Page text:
The surface-dwelling nudibranch, Glaucus atlanticus , is a specialist predator of siphonophores, such as the Portuguese man o' war. This predatory mollusc sucks air into its stomach to keep it afloat, and using its muscular foot, it clings to the surface film. If it finds a small victim, Glaucus simply envelops it with its capacious mouth, but if the prey is a larger siphonophore, the mollusc nibbles off its fishing tentacles, the ones carrying the most potent nematocysts. Like some others of its kind, Glaucus does not digest the nematocysts; instead, it uses them to defend itself by passing them from its gut to the surface of its skin. [37]


Chromodoris willani for nudipixel.jpg
Dorids ( Chromodoris willani shown) breathe with the branchial plume, which projects from around their anus.
Nudi from tidepool.jpg
Aeolids ( Hermissenda crassicornis pictured) have many cerata over their back which are used for defense and respiration.
Nudibranchs are frequently differentiated as either dorid or aeolid.

Nudibranchs are commonly divided into two main kinds, dorid and aeolid (also spelled eolid) nudibranchs: [38] [39]

The exact systematics of nudibranchs are a topic of recent revision. Traditionally, nudibranchs have been treated as the order Nudibranchia, located in the gastropod mollusc subclass Opisthobranchia (the marine slugs: which consisted of nudibranchs, sidegill slugs, bubble snails, algae sap-sucking sea slugs, and sea hares). [38] Since 2005, [40] pleurobranchs (which had previously been grouped among sidegill slugs) have been placed alongside nudibranchs in the clade Nudipleura (recognising them as more closely related to each other than to other opisthobranchs). [41] Since 2010, Opisthobranchia has been recognised as not a valid clade (it is paraphyletic) and instead Nudipleura has been placed as the first offshoot of Euthyneura (which is the dominant clade of gastropods). [42]

Traditional hierarchy

This classification was based on the work of Johannes Thiele (1931), [43] who built on the concepts of Henri Milne-Edwards (1848). [44]

Order Nudibranchia:

Early revisions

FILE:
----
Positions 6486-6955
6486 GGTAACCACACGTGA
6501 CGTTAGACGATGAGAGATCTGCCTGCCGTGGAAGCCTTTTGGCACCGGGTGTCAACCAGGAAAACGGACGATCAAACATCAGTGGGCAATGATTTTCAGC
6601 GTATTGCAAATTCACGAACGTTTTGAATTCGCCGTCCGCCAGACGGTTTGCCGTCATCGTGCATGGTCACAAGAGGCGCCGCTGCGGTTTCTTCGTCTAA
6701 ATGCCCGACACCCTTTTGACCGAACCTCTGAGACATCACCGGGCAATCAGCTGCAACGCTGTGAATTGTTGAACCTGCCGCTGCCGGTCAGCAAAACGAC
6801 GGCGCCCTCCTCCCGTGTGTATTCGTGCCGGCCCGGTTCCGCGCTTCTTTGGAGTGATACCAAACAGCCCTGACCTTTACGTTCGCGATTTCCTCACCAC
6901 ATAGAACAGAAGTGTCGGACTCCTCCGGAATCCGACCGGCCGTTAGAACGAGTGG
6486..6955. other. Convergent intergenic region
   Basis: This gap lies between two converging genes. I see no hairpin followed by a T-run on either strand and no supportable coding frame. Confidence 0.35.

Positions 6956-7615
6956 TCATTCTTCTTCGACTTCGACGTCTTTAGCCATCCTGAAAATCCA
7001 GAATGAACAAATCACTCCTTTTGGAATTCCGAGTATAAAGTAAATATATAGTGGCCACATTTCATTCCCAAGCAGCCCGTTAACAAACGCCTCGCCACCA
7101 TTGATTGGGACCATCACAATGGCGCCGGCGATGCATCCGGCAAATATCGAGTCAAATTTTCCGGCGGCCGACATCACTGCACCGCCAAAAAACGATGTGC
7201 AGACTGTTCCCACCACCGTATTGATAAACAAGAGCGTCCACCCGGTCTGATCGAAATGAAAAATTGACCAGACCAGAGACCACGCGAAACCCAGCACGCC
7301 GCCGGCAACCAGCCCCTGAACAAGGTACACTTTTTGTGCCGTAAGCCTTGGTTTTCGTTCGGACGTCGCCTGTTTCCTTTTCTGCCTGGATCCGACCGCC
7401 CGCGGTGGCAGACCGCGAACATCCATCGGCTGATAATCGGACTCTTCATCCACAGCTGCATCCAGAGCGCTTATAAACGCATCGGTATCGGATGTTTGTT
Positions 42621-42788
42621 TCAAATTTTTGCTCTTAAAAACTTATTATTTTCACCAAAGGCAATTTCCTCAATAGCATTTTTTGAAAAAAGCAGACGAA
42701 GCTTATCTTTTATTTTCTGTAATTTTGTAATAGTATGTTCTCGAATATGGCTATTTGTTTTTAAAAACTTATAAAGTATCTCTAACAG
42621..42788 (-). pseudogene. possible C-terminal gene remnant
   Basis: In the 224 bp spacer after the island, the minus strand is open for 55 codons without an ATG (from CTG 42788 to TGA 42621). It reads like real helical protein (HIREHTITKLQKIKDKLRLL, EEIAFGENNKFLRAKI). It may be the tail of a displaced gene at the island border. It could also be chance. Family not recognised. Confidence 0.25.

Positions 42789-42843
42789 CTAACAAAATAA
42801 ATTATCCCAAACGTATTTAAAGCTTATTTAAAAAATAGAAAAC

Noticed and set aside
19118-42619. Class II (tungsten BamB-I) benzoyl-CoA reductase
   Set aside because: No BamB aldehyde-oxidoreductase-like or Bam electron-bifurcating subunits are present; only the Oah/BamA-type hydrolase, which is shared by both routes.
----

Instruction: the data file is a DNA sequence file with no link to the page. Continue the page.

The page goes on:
Newer insights derived from morphological data and gene-sequence research seemed to confirm those ideas. On the basis of investigation of 18S rDNA sequence data, strong evidence supports the monophyly of the Nudibranchia and its two major groups, the Anthobranchia/Doridoidea and Cladobranchia. [45] A study published in May 2001, again revised the taxonomy of the Nudibranchia. [46] They were thus divided into two major clades:

However, according to the taxonomy by Bouchet & Rocroi (2005), currently the most up-to-date system of classifying the gastropods, the Nudibranchia are a subclade within the clade of the Nudipleura. The Nudibranchia are then divided into two clades:

This gallery shows some of the great variability in the color and form of nudibranchs, and nudibranch egg ribbons.

See also

Related Research Articles

Sea slug group of marine invertebrates with varying levels of resemblance to terrestrial slugs

Sea slug is a common name for some marine invertebrates with varying levels of resemblance to terrestrial slugs. Most creatures known as sea slugs are actually gastropods, i.e. they are sea snails that over evolutionary time have either completely lost their shells, or have seemingly lost their shells due to having a greatly reduced or internal shell. The name "sea slug" is most often applied to nudibranchs, as well as to a paraphyletic set of other marine gastropods without obvious shells.

Opisthobranchia infraclass of molluscs

Opisthobranchs is now an informal name for a large and diverse group of specialized complex gastropods which used to be united in the subclass Opisthobranchia. That taxon is no longer considered to represent a monophyletic grouping.

<i>Glaucus atlanticus</i> species of mollusc

Glaucus atlanticus is a species of small, blue sea slug, a pelagic aeolid nudibranch, a shell-less gastropod mollusk in the family Glaucidae.

Doridoidea superfamily of molluscs

Doridoidea, commonly known as dorid nudibranchs, are a taxonomic superfamily of medium to large, shell-less sea slugs, marine gastropod mollusks in the clade Doridacea, included in the clade Nudibranchia.

Metarminoidea superfamily of molluscs